Free school meals for learners crucial to Africa’s future, gathering in Nairobi told

NAIROBI, May 28, 2024 – African countries could scale up the provision of free school meals despite other economic challenges to combat the incalculable and harmful consequences of millions of children going to school across Africa every day with hungry bellies, participants in a key side event at the African Development Bank’s annual meetings in Nairobi, Kenya heard Monday.

The official theme of the side event was “Creating Fiscal Space for School Meals: Towards Agenda 2063, SDGs and Human Capital Development”.

The event, organized by the Rockefeller Foundation in collaboration with Global Partnership for Education [GPE] and the World Food Programme, focused on how countries could scale up the provision of free school meals to help meet the sustainable development goals and aspirations of the African Union’s Agenda 2063 –  termed the “Africa We Want.”

“Freedom from hunger is a human right… children who get a good meal will go back to school time and again, there is a link between hunger and the development of grey matter,” Dr Martin Fregene, Director of Agriculture and Agro-Industry at the African Development Bank told the high-level gathering of policymakers and decision-makers.

Fregene, who was addressing the gathering on behalf of African Development Bank Group [AfDB] President, Dr Akinwumi Adesina, stressed that food production created demand for farmers and secured markets for products assisting economic growth.

Across Africa, the stated aim of universal primary education, SDG 2, an initiative strongly supported by the Bank Group, has made a lot of progress, but Fregene stressed that to be realised it has to be accompanied with planet-friendly, homegrown school meals programmes.

AfDB Director Martin Fregene (far right) joins experts from the Rockefeller Foundation, Global Partnership for Education and the World Food Programme, to discuss the importance of providing school meals. The event was organised on the sidelines of the AfDB’s 2024 Annual Meetings in Narobi, Kenya (Internet photo).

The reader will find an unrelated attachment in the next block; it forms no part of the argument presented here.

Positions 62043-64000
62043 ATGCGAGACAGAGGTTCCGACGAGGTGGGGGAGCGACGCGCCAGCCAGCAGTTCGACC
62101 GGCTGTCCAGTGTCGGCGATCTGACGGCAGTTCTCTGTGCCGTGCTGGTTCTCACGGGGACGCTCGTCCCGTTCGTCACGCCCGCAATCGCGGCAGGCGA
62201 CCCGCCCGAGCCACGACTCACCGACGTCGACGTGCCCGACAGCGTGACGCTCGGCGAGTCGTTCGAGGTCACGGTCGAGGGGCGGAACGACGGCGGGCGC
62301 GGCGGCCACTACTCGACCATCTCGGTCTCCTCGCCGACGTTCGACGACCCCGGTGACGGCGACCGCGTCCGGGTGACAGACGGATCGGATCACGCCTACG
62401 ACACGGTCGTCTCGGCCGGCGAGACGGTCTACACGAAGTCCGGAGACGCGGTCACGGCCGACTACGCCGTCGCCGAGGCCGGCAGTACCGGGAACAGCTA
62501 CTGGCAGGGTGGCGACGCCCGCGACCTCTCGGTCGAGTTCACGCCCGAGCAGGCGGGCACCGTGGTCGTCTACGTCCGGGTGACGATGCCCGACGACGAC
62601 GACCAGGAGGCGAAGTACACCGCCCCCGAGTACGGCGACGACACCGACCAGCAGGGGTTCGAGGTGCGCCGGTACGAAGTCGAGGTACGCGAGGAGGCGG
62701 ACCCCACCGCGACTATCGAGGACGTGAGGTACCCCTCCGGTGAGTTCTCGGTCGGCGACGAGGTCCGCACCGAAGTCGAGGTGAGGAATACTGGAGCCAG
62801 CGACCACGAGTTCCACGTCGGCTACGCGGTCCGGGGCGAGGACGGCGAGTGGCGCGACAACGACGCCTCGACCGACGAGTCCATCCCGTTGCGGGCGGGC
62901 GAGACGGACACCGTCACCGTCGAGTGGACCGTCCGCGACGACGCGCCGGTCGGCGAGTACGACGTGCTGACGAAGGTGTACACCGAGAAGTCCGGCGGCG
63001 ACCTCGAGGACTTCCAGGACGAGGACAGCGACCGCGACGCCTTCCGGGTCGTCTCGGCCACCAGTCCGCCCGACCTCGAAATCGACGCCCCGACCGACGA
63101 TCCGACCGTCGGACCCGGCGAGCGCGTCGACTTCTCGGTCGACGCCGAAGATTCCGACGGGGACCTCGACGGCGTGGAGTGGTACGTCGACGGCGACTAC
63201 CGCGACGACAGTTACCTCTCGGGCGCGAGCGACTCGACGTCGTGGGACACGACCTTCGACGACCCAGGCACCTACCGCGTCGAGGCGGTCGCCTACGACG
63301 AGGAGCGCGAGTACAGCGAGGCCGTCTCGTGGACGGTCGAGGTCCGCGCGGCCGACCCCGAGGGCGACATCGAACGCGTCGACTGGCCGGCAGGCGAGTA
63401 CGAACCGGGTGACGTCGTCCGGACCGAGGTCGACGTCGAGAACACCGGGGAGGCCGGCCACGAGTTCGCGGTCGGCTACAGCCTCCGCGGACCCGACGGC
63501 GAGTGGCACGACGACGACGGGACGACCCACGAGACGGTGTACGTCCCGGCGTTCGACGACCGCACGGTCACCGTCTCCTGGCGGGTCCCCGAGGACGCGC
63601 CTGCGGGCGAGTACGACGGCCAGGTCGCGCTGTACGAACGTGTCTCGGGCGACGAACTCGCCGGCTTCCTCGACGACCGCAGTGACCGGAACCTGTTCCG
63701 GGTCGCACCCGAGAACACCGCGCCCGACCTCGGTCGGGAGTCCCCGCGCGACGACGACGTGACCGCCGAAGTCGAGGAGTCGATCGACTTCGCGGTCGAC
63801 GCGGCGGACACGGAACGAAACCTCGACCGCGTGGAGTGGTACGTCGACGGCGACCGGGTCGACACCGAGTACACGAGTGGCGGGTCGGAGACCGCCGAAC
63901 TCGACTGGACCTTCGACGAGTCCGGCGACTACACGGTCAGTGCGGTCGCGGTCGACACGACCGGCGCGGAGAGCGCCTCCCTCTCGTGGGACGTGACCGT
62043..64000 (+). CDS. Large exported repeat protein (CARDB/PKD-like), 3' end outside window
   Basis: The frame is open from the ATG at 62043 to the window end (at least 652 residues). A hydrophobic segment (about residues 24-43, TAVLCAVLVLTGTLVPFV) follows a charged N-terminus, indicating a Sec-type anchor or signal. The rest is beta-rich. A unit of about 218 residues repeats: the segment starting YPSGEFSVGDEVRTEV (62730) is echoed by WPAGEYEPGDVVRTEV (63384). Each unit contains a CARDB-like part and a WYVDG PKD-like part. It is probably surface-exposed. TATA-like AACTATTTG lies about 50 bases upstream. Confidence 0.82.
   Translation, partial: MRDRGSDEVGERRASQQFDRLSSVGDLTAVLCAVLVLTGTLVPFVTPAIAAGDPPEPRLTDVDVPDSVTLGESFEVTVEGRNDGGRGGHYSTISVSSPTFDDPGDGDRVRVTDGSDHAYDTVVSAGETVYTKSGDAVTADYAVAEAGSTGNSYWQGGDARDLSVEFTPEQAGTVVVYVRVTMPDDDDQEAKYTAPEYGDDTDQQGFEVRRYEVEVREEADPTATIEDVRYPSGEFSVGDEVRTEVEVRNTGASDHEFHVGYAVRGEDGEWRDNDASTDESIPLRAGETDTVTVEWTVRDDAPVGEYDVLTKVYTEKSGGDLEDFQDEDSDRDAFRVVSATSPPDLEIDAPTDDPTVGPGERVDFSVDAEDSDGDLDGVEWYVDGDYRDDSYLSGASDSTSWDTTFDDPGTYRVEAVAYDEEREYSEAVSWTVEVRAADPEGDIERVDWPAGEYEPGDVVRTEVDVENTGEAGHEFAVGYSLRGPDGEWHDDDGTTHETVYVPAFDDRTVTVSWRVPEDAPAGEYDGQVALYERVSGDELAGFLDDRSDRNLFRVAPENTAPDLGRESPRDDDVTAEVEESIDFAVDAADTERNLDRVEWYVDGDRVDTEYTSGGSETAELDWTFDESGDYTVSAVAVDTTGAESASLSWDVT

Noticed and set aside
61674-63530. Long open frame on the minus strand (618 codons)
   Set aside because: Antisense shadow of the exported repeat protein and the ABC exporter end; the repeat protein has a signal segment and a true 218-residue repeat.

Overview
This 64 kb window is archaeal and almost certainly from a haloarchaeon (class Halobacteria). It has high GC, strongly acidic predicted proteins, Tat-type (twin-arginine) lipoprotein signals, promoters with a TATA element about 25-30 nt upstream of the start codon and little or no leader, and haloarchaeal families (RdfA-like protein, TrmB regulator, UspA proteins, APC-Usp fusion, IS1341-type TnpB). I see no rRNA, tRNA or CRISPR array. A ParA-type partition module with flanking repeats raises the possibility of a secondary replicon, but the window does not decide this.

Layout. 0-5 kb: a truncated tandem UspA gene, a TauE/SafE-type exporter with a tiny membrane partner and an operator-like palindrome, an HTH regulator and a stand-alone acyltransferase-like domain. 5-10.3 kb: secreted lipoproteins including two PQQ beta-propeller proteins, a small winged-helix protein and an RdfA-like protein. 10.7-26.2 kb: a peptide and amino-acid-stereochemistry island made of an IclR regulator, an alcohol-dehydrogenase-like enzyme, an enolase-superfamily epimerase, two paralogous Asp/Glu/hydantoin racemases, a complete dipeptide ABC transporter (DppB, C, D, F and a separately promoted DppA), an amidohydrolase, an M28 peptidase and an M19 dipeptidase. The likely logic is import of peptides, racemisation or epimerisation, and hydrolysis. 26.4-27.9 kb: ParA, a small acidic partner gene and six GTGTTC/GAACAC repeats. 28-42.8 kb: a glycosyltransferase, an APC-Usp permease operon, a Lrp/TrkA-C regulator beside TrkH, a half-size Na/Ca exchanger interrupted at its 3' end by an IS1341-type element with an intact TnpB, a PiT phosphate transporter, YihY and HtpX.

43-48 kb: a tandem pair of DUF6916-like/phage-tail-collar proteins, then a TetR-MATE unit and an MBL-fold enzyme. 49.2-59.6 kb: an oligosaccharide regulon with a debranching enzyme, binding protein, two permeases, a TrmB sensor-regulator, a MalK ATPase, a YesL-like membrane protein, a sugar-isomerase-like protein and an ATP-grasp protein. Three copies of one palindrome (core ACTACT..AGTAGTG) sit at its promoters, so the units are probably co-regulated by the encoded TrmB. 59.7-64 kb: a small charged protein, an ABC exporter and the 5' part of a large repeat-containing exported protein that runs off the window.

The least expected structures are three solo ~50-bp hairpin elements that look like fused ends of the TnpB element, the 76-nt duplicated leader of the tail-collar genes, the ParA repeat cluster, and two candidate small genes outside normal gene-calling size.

He and other speakers pointed out that free meals helped children’s cognitive capacities, led to higher attendance levels, improved health and nutrition levels and general well-being.

“No child today should go to school hungry,” declared former Tanzanian President Jakaya Kikwete, current Chair of the GPE. “New and innovative was to finance school meals need to be found.”

Given current economic circumstances, he called for Africa to turbo charge the continent’s drive to meet the SDGs with out of the box thinking and not fall further behind as school children were the guardians of Africa’s future and critical in achieving the “Africa We Want”.

Kikwete praised recent debt swop for education deals with partners, highlighting a recently concluded agreement between France and Ivory Coast and noted the multiplier effect every dollar spent on education, including the free meals initiative, had on overall GDP performances.

Noting that many African governments were grappling with the adverse economic impacts of the COVID- 19 pandemic, rising food inflation, and losses and damages associated with climate change-induced natural disasters, among other issues, Fregene said the Bank has supported healthy meals initiatives to the tune of some US$ 100 million so far.

Many African countries are also contending with constrained fiscal space exacerbated by rising debt service costs, creating a silent debt crisis. High debt service payments squeeze out spending on critical interventions that could accelerate Agenda 2063 and SDG implementation, speakers said.

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